Now back to my audience from a few weeks back. Yes Mr. Grumpy was a “job creator” but he wasn’t doing it out of the goodness of his heart. There was something he was trying to accomplish, something from which he anticipated a return on his investment greater than what he might get otherwise or from some other source. If, as I suspected, his attitude of begrudgingly offering these good jobs was as apparent to prospective employees as it was to me it was no wonder he was having trouble filling his vacancies. Prospective employees worth having can sniff this type of attitude out quickly and it does not offer them a future worthy of engagement.

The Challenge of Leading the Millennial Generation: Harnessing the Entrepreneurial Spirit

“Rather than answer the knotty questions about whether entrepreneurs are born or made employers need to turn their attention to more practical matter of promoting an environment of innovation.”

Last Friday afternoon I was fortunate enough to make time to attend the Western Big DogsWashington University Business Summit, an annual event hosted by the College of Business and Economics. The topic for the afternoon was entrepreneurism and innovation and focused on a panel that included three local entrepreneurs and one professional manager/former would be entrepreneur. This group was offered the opportunity to respond to a number of questions regarding their passion and vision and of course the question that has yet to be finally answered, are entrepreneurs born or can they be made?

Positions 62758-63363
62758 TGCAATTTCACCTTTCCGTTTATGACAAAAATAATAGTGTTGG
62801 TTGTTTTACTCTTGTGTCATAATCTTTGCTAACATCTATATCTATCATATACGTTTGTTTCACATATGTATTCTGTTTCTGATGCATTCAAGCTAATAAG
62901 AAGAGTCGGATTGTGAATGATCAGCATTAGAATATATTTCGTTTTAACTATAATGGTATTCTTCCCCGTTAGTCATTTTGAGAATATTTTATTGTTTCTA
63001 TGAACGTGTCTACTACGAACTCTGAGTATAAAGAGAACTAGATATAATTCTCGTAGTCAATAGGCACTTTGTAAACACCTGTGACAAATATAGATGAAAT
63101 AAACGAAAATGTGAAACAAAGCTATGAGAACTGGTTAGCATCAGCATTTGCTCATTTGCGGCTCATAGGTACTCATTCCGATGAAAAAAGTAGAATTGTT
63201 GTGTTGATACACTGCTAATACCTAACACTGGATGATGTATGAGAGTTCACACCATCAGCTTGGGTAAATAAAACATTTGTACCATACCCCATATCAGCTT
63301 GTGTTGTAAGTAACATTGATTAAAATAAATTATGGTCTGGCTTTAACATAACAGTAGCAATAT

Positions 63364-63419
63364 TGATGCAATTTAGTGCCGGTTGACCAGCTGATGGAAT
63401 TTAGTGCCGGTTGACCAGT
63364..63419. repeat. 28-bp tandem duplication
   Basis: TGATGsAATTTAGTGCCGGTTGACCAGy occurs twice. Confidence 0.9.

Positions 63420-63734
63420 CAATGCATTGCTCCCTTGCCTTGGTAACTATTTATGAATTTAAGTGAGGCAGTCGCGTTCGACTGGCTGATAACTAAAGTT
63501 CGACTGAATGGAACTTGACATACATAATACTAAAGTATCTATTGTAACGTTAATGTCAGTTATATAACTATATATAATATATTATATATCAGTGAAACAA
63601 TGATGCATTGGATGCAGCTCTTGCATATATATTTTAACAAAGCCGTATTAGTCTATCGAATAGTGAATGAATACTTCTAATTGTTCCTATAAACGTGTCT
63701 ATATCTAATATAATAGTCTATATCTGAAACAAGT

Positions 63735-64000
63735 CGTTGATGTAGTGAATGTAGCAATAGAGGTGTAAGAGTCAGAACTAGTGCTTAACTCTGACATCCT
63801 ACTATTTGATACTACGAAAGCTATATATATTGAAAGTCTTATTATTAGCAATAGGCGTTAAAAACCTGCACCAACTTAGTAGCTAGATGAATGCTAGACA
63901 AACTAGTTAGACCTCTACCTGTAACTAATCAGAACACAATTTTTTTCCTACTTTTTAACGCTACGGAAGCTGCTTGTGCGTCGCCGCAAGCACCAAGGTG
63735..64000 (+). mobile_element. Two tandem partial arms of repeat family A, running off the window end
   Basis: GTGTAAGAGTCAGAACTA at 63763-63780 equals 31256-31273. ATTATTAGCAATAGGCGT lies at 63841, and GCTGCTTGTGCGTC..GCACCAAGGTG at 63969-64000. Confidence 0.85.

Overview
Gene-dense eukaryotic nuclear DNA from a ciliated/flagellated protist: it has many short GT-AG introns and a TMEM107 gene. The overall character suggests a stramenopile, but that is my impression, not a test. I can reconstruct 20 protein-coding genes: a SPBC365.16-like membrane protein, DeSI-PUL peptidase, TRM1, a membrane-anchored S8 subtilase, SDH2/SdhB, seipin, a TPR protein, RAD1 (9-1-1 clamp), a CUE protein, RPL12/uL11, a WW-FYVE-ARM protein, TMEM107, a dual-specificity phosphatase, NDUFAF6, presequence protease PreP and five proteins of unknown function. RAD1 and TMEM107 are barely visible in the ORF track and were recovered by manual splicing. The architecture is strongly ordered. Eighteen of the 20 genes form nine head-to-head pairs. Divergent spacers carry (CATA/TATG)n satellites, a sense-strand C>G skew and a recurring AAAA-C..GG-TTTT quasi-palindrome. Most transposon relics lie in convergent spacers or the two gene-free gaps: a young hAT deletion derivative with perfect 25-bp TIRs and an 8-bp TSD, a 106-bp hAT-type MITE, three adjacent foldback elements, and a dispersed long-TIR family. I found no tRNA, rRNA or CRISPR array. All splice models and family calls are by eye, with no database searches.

Let’s be clear, entrepreneurism and innovation are hot topics, you might even call them trendy. Although the sure fire path to innovation remains a conundrum one thing we do know is that entrepreneurs, when they are in full flight, create opportunities for others to be employed and job creation in America is on everyone’s agenda if not for themselves certainly for their children.

To my satisfaction the three entrepreneurs on the panel agreed with me, entrepreneurs are very likely born and born in limited numbers. Maybe not born like from the womb but as the sum of their life experiences they arrive at the adult stage of life with a burning desire to make something happen, something big. You might recall the quote from Steve Jobs; “I want to put a ding in the universe!”

This idea of entrepreneurs being born versus developed has of course been debated and will continue to be so because as Americans we love the notion that we can be anything we want to be with hard work and blah, blah, blah. OK, knock yourself out with that if you want.